Re: Fermi Paradox in the news

From: Jason Joel Thompson (
Date: Sun Oct 29 2000 - 14:38:24 MST

----- Original Message -----
From: "Nick Bostrom" <>

> Suppose we know that the true theory of everything is of the form T, and
> that it has one free parameter, a physical constant k that, on theoretical
> grounds, can take on any integer value between 1 and 1,000,000. But there
> is no a priori ground, let's assume, why k should have one of these values
> rather than another. So by a principle of indifference, we assign each of
> these possibilities an equal probability. Now consider the specific
> hypotheses Tn:="T and k=n" for n=1, ..., 1,000,000. Probability calculus
> then implies that the probability of Tn <= 1/1,000,000. In other words,
> each of these specific hypotheses must be highly a priori improbable since
> they are mutually exclusive and their combined probability cannot exceed

But, again, why should we reason this way at all? Why should we be of the
belief that since we are able to attach a numerical value to a property of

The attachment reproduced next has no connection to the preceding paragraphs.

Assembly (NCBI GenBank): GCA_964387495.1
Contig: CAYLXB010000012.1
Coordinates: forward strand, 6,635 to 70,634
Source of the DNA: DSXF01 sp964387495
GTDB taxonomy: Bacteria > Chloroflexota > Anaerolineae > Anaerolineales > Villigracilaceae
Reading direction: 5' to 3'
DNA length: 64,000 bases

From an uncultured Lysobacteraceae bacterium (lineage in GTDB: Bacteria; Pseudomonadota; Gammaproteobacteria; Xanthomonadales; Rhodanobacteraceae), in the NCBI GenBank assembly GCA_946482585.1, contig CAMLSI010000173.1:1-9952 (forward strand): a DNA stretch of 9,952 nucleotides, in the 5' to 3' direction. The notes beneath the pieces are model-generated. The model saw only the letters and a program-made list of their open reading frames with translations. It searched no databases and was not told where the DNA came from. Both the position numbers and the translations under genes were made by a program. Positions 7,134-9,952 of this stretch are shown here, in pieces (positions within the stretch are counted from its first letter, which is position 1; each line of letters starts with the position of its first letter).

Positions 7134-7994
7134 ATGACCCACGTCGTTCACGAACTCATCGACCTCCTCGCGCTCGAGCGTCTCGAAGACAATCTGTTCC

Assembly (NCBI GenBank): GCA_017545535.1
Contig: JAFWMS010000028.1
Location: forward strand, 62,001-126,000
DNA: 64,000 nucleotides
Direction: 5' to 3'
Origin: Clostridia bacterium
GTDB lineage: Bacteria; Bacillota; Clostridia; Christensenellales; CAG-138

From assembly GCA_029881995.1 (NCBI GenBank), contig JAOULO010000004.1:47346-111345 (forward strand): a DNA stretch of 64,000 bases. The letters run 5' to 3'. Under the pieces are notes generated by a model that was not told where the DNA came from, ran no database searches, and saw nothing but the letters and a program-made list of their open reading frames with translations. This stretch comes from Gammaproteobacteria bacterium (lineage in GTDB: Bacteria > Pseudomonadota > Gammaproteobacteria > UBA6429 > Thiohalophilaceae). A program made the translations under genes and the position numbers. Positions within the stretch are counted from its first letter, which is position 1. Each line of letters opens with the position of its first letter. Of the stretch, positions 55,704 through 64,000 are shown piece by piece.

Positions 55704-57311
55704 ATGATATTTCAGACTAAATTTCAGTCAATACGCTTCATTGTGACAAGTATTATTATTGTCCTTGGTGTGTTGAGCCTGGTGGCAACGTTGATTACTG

the universe, it is therefore a 'variable'? On what sort of theoretical
grounds can you presume to assign a particular set of integer values to
physical constants?

There's a little bit of devil's advocacy going on here-- I admit to being a
proponent of multiverse theories of reality (ALL things happened is as
logically consistent in my mind and NO things happened,) but even in the
context of many worlds theorems, I wonder why we should consider 'alternate
numbers' as being logical possible place-holders for physical constants.

This is one step beyond what I imagine the human mind is capable of
attaching much significance to, but can we hypothesize about a
non-mathematical template for reality? Attaching numbers to processes as a
means of measuring fundamental building blocks and relative ratios of values
seems to reference the intrinsic fabric of our existence-- but I wonder if
our adherence to numbers as the ultimate rules of reality doesn't put us
into arbitrary mindsets with regards to possible existence scenarios.

> Even if it was in some sense physically necessary that
> k=42925, so that the physical chance of k=42925 is 1, this is compatible
> with our prior epistemic probability of k=42925 being very small.

Not following you here. Again: why should we reason that since other
numbers exist, they are (even a priori cognitively) available to said



::jason.joel.thompson:: ::founder::

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